White Sox infielder Tyler Saladino sidelined by herniated disc

White Sox infielder Tyler Saladino sidelined by herniated disc

Tyler Saladino has reached the point where it’s significantly easier for him to find comfortable positions for his herniated disc.

The White Sox infielder joked on Friday that his dugout seat was cozy enough that he might just idle for a few days. But before he returned home earlier this week and received an epidural, the second-year player experienced several days of excruciating pain.

Saladino — who won’t play again this season — said he received the shot on Monday and it has helped immensely with a problem he has experienced occasionally this season, this instance being the most painful.

“It was kind of crippling for a little bit,” Saladino said. “Those first few days, I really was out of commission. I kind of was just trying to find a comfortable spot and stay there. Standing up, it would catch. It was pretty painful. That’s how I know it was a little bit more. That’s why I went and got that shot to try to let the medicine get there right away. It has been working and helping a lot.”

[SHOP: Gear up, White Sox fans!]

Saladino’s stay in Chicago is open-ended until he feels good enough to fly back to San Diego for the offseason. He’s set for another doctor appointment soon and is optimistic based on this week’s improvement. Saladino, who is hitting .282/.315/.409 with eight home runs and 38 RBIs, hasn’t played since Sept. 21. He injured himself two days later in Cleveland before the Sept. 23 contest and hasn’t been right since.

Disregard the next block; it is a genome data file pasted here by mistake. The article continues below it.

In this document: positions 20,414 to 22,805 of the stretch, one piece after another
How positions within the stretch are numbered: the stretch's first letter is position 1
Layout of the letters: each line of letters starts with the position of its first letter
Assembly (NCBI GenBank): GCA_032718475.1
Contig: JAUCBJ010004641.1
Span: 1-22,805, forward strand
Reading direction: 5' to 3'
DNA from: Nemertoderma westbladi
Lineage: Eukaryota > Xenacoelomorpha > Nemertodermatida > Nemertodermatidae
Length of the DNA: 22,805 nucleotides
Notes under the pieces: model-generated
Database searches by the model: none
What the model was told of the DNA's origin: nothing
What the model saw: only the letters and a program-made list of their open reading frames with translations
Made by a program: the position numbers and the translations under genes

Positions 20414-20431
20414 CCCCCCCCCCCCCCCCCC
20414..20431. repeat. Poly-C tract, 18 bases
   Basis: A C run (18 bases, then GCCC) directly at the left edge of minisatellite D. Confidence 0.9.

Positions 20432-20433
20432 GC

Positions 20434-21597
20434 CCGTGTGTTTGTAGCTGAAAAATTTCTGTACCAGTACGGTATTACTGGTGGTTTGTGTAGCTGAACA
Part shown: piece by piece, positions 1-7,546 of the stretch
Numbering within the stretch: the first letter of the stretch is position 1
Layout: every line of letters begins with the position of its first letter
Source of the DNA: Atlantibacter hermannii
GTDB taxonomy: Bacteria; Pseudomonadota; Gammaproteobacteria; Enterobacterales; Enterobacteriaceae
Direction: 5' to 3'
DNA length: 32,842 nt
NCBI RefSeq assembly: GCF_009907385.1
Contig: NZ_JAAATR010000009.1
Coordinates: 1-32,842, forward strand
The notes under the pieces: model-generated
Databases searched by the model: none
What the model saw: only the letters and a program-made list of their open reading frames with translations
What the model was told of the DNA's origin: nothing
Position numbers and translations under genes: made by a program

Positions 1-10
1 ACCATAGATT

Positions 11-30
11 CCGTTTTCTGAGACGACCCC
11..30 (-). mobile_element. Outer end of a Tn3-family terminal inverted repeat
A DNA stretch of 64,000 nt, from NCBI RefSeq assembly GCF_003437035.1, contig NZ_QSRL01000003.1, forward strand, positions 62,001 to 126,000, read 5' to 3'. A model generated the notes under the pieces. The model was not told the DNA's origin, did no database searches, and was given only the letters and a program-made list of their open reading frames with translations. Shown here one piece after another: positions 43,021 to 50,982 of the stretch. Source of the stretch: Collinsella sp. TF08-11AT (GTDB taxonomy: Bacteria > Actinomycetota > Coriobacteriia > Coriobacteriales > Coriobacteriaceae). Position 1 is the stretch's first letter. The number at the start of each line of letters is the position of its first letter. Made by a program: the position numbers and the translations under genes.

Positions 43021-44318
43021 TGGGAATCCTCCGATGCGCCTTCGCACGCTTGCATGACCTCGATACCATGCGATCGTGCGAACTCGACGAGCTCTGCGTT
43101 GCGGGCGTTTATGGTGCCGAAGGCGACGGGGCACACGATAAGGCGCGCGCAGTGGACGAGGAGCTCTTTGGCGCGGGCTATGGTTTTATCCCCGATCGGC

The injury has provided a disappointing end to an enjoyable season in which Saladino showed improvement at the plate (his OPS is up 122 points from 2015).

“It was a lot of fun to be out there with the guys,” Saladino said. “The whole season was a roller coaster for everybody around here. The whole approach we’ve had all year of grinding every game was its own. They’re still doing a really good job right now. Kind of stinks to not, I don’t care, as long as I can play and even pinch run I would be stoked to be with the guys. But at this point, the back thing, you have to take care of it.”

SportsTalk Live Podcast: Should White Sox risk starting Chris Sale in season finale?

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SportsTalk Live Podcast: Should White Sox risk starting Chris Sale in season finale?

The Score’s Jordan Bernfield, The Tribune’s KC Johnson and ESPN 1000’s Ben Finfer join David Kaplan. The panel discusses Cubs confidence levels heading into the postseason, whether or not Chris Sale should start the season finale. Plus will the Bears beat the Lions without Jay Cutler and can the Bulls be a Top 4 team in the East?

Listen to the SportsTalk Live Podcast below: